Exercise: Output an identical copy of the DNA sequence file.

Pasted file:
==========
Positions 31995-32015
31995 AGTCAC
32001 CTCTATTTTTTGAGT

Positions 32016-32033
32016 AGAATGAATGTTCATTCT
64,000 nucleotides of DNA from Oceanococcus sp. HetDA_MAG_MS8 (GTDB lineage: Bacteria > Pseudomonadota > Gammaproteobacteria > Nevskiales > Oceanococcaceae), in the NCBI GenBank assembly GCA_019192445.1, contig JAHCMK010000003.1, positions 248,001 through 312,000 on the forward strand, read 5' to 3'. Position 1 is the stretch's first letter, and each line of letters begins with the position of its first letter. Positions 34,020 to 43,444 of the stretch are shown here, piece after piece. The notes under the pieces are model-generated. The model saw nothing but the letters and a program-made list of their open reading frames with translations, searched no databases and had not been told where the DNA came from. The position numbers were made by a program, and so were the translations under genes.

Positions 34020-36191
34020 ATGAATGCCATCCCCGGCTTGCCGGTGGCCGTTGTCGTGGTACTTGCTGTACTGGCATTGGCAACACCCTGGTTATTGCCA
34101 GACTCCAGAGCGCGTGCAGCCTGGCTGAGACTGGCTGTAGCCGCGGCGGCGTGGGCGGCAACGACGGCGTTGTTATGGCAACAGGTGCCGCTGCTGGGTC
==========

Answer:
Positions 31995-32015
31995 AGTCAC
32001 CTCTATTTTTTGAGT

Positions 32016-32033
32016 AGAATGAATGTTCATTCT
64,000 nucleotides of DNA from Oceanococcus sp. HetDA_MAG_MS8 (GTDB lineage: Bacteria > Pseudomonadota > Gammaproteobacteria > Nevskiales > Oceanococcaceae), in the NCBI GenBank assembly GCA_019192445.1, contig JAHCMK010000003.1, positions 248,001 through 312,000 on the forward strand, read 5' to 3'. Position 1 is the stretch's first letter, and each line of letters begins with the position of its first letter. Positions 34,020 to 43,444 of the stretch are shown here, piece after piece. The notes under the pieces are model-generated. The model saw nothing but the letters and a program-made list of their open reading frames with translations, searched no databases and had not been told where the DNA came from. The position numbers were made by a program, and so were the translations under genes.

Positions 34020-36191
34020 ATGAATGCCATCCCCGGCTTGCCGGTGGCCGTTGTCGTGGTACTTGCTGTACTGGCATTGGCAACACCCTGGTTATTGCCA
34101 GACTCCAGAGCGCGTGCAGCCTGGCTGAGACTGGCTGTAGCCGCGGCGGCGTGGGCGGCAACGACGGCGTTGTTATGGCAACAGGTGCCGCTGCTGGGTC